We did all that and much more. I now have a very solid base for further research into the indigenous food system of my Columbia River Indian ancestors. Much of my focus recently has been on research into the ethnobotanical, medical, and historical literature, but I have also been writing. On February 15, I read the prologue of Starvation Mode at the Made at Hugo House midyear reading. Watch if you want to hear me talk about my love-hate relationship with pierogies, show my limited understanding of epigenetics, nitpick at Michael Pollan, and sing the first verse of “In Heaven There Is No Beer.”
(I give a preamble; the reading begins at 2:35.)
Check out the Richard Hugo House YouTube channel for more videos from the Made at Hugo reading.Tags: beer, Native foods, Seattle, Starvation Mode, traditional foods, writing
January 27th, 2013body
I was tagged by Peter Mountford, author of A Young Man’s Guide to Late Capitalism and the forthcoming The Dismal Science, to respond to ten questions about what I’m working on. Peter is a Richard Hugo House writer-in-residence and teacher, and my writing has benefited tremendously from his excellent advice and instruction over the past few years. Below, I’ve tagged two other writers to answer the call and describe their projects.
What is your working title of your book (or story)?
I’m working on two big things right now. For the past few months, I have been working on the research for a memoir I’m calling Starvation Mode, and I’m also wrapping up my first book, a memoir called My Body Is a Book of Rules.
Where did the idea come from for the book?
I began working on pieces of My Body Is a Book of Rulesin late 2007, when I started the MFA program at the University of Washington and was taking a nonfiction class with David Shields. I hadn’t really written nonfiction before and considered myself a short story writer. The next quarter, I enrolled in David’s book-writing class without knowing what kind of book I wanted to write. On the first day, while listening to my classmates describe their projects, my own suddenly became clear: I wanted to write a book about the intersection of my body and brain and pop culture using formally playful chapters. I had been trying to use fiction to write about anything other than myself, because I thought (at age twenty-three) my life couldn’t possibly be interesting enough to write about. I decided to challenge that notion and use everything in my arsenal to make the material compelling, because I knew I had something I needed to say.
What genre does your book fall under?
Which actors would you choose to play your characters in a movie rendition?
When I was in high school, everyone said I looked like Rachael Leigh Cook, because I was pretty much the dorky “before” version of her character in the 1999 film She’s All That (see left for a still from the film). Rachael Leigh Cook is now too old to play the college-aged Elissa, and I can’t think of any actresses under the age of thirty. I would like to have Jason Schwartzman play a love interest, not because he’s age-appropriate or similar in appearance to anyone in the book. I just like the way he looks.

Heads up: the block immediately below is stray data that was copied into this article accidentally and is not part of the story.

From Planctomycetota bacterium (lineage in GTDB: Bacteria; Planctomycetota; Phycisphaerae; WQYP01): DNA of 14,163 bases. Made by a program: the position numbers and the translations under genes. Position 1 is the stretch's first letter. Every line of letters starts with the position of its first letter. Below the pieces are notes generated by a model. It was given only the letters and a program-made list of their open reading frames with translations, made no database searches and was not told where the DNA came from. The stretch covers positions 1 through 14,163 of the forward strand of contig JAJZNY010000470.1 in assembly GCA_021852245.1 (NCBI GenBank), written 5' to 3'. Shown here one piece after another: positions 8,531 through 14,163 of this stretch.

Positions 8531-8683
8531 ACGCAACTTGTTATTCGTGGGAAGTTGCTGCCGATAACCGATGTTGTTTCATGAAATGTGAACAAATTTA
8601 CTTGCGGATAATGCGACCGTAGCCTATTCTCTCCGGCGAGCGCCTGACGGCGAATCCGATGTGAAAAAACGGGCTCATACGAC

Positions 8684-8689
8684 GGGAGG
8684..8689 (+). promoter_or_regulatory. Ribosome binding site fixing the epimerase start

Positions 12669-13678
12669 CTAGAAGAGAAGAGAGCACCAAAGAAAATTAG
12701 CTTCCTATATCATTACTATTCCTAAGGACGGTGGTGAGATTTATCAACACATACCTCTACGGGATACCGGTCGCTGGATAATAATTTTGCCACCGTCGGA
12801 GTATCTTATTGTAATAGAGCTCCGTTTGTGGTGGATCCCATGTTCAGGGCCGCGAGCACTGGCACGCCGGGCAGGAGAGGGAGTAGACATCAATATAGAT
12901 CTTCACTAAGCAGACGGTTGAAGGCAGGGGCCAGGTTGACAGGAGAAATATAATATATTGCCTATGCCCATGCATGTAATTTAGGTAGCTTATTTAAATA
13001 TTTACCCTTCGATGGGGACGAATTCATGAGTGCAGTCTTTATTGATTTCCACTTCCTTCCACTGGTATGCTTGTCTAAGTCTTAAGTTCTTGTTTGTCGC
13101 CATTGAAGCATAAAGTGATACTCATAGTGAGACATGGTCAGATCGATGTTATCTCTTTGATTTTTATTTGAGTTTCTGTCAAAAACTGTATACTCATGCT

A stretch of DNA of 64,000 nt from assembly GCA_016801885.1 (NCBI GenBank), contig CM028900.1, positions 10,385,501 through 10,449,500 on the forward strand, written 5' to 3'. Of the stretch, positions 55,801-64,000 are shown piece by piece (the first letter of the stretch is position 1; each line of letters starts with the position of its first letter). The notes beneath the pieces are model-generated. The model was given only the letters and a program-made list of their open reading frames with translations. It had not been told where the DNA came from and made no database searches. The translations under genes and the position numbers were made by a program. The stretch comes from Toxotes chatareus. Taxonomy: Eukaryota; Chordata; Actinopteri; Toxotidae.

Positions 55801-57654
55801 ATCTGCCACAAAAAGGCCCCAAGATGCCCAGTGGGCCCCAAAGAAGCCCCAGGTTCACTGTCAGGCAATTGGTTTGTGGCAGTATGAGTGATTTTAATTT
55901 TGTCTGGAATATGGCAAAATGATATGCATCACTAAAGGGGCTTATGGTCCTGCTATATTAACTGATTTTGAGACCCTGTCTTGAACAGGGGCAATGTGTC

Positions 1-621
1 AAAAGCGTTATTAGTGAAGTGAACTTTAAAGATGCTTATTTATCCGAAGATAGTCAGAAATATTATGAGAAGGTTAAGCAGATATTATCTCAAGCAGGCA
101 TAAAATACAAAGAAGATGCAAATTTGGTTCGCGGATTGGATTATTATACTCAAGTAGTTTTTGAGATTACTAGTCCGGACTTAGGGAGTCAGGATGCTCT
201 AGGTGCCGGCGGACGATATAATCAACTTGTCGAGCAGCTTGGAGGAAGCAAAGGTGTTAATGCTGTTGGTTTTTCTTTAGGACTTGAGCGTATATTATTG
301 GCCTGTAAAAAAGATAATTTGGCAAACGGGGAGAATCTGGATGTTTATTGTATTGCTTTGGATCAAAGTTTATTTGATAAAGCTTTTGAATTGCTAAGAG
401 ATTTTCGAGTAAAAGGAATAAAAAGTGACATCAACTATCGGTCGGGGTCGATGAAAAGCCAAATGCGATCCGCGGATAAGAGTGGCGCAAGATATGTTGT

What is the one-sentence synopsis of your book?
This ferociously honest and inventive memoir about a young bipolar woman deftly interweaves pop culture with neurobiology and memories of trauma.
Will your book be self-published or represented by an agency?
I am so happy to say that my book will be among those published by Red Hen Press in 2014. I am self-represented.
How long did it take you to write the first draft of your manuscript?
It’s hard to say when I had a solid first draft. I started with an MFA thesis that took a little under two years to write, and then took some more time to add chapters. I began submitting to agents a year after finishing the MFA program. I have been working on this book since autumn 2007, so it’s been a five-year project.
What other books would you compare this story to within your genre?
Lying: A Metaphorical Memoir by Lauren Slater feels closest to what I was working toward, in that it is about illness, brain, and body, and is concerned with both the story and the architecture of it. Another Bullshit Night in Suck City by Nick Flynn and The Two Kinds of Decay by Sarah Manguso have some of the fragmentation that I also share.
Who or what inspired you to write this book?
When I entered graduate school, I was trying to write stories about any experience but mine. But I realized that my experience with the horror of bipolar disorder, the never-ending whack-a-mole game of trying to conquer psych med side effects, personal violation, and Indian identity questions was both unique and universal; I had stories others could relate to and a particular language that could make the trauma felt deeply. I was interested in the idea of playing with form and pulling in pop culture to make old subjects new.
What else about your book might pique the reader’s interest?
You’ll find such gems as: advice from the pages of Cosmopolitan; “Top 10 reasons to date a fencer!”; drug prescribing information sheets as I would write them; analysis of Law & Order: Special Victims Unit; ample evidence of my obsession with Britney Spears.
Thank you for reading. Next up:
Paullette Gaudet is a writer and licensed barber. She received a 2011 GAP Award to aid in the completion of her debut novel, Biloxi Suite Trapeze, a sweet, thrilling, and sexy manuscript I’ve been lucky enough to take a look at. Paullette was one of my MFA-mates at the University of Washington (class of 2009), and she has remained one of my dearest writing buddies.
Isla McKetta is a novelist, book reviewer, and blogger. She received her MFA from Goddard College and serves on the board of Richard Hugo House. We became acquainted through Artist Trust’s EDGE program. Isla’s book reviews are fantastic, and her love of reading is infectious. Every time I talk to her, I get really excited about books.Tags: My Body Is a Book of Rules, writing